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Minerva Surgery 2021 Apr 23

DOI: 10.23736/S2724-5691.21.08619-3


language: English

Immunonutrition in elective colorectal surgery and early inflammatory response

Jaqueline VELKOSKI 1 , Franco GRIMALDI 2, Laura DI MEO 2, Francesca MION 3, Riccardo PRAVISANI 4, Marco MARINO 5, Sergio CALANDRA 1, Vittorio CHERCHI 1, Giovanni TERROSU 1

1 General Surgery Clinic and Liver Transplant Center, University Hospital of Udine, Udine, Italy; 2 Endocrinology, Metabolism and Nutrition Unit, University Hospital of Udine, Udine, Italy; 3 Department of Medicine, Immunology Unit, University of Udine, Udine, Italy; 4 Department of Medicine, University of Udine, Udine, Italy; 5 Gastroenterology and GI Endoscopy Unit, University-Hospital of Udine, Udine, Italy


BACKGROUND: Immunonutrition has gained increasing interest over years, enough to be recommended in several international guidelines and to be included in the ERAS protocol for colorectal surgery. Although clinical advantages have been proved for malnourished cancer-affected patients, its role is more controversial in other settings. We have evaluated the impact of immunonutrition in major colorectal elective surgery for benign and malignant diseases, regardless of the preoperative nutritional status.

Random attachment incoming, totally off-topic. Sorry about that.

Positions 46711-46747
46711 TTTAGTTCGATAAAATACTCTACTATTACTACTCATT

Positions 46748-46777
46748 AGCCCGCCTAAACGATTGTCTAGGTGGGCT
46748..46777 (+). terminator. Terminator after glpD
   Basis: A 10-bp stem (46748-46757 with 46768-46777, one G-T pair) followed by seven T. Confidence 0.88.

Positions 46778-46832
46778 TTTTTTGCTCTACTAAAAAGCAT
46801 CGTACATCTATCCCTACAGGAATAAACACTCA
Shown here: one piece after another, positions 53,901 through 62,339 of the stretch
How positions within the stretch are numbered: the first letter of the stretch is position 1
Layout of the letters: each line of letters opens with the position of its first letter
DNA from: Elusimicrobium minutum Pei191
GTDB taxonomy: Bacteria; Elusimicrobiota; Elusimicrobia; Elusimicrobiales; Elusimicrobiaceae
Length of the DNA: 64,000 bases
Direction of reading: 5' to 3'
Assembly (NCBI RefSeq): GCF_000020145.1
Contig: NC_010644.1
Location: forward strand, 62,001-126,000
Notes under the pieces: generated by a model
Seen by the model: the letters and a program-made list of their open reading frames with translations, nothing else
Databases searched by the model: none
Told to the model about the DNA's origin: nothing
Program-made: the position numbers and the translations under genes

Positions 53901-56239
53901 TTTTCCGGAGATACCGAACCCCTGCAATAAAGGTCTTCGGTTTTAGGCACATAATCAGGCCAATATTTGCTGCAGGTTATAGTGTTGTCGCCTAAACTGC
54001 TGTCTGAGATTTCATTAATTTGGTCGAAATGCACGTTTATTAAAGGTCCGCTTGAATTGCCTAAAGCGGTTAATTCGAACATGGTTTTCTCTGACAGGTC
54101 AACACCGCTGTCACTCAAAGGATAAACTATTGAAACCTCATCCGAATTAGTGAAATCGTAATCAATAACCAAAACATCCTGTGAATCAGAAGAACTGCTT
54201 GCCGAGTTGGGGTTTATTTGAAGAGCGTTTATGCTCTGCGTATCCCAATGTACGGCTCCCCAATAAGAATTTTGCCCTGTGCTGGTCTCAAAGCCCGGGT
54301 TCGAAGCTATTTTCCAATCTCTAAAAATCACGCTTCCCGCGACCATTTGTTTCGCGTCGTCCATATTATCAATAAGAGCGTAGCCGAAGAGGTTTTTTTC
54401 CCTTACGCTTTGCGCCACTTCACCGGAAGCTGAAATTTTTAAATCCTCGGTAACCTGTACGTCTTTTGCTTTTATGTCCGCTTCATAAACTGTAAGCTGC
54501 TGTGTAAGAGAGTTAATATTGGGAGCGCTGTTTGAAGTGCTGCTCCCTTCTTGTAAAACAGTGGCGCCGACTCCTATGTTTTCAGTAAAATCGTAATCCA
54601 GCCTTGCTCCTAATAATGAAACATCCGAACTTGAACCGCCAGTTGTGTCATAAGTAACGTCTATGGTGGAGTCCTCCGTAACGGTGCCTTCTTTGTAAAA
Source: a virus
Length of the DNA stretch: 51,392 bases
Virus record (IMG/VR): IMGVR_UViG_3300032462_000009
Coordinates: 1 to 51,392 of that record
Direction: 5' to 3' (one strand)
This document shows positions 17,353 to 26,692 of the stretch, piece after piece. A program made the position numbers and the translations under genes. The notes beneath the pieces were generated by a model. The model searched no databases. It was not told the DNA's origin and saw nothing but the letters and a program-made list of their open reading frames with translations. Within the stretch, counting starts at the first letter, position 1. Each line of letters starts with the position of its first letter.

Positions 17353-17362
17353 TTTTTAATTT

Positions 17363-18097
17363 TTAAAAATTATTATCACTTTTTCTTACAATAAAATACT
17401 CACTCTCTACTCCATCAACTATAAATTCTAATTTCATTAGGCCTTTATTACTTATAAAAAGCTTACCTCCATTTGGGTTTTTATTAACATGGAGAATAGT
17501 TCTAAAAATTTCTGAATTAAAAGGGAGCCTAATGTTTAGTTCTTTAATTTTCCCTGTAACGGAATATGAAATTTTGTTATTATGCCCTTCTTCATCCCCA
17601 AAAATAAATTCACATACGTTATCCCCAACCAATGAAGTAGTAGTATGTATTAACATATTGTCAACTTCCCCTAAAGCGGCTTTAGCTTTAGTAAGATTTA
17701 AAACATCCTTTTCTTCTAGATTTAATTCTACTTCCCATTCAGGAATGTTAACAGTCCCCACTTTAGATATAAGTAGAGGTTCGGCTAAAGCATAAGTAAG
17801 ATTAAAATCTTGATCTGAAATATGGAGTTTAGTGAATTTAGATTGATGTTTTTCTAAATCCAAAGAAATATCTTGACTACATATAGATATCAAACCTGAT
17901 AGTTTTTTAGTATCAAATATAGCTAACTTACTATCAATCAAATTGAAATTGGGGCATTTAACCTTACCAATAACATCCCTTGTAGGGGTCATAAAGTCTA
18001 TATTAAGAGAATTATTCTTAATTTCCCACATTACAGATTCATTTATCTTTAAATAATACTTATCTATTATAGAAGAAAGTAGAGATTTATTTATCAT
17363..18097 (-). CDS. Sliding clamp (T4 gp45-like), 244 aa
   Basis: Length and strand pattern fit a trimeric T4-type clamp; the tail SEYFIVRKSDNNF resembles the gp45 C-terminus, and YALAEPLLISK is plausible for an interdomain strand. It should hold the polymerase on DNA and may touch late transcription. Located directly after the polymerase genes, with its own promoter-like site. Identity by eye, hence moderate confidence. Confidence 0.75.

METHODS: We conducted a single center retrospective analysis of a database of patients who underwent elective major colon-rectal surgery for benign and malignant diseases between January 2018 and February 2020. In January 2019 we started a protocol to define which patients should receive preoperative immunonutrition, regardless of their nutritional status. We compared early postoperative outcomes and laboratory data of this group (IMN) to those of patients who met all the characteristics to be included in the protocol, but who did not receive immunonutrition (CTRL).
RESULTS: The IMN group showed significantly lower total leukocytes and neutrophils values and a lower pathological leukocytosis rate on 1st postoperative day compared to the CTRL group (p=0.004). Although differences in early postoperative clinical outcomes were not significant, patients belonging to the IMN group needed less postoperative antibiotic treatment (p = 0.047).
CONCLUSIONS: Immunonutrition could affect granulocytopoiesis and neutrophils recruitment in damaged tissues. This could lead to better and faster tissue healing and, consequently, to a reduction in postoperative complications even in normo-nourished patients. The lower need for antibiotic treatment could reflect a reduced susceptibility to postoperative infections.

KEY WORDS: Immunonutrition; Colorectal surgery; Leukocytes; Neutrophils; Antibiotic treatment

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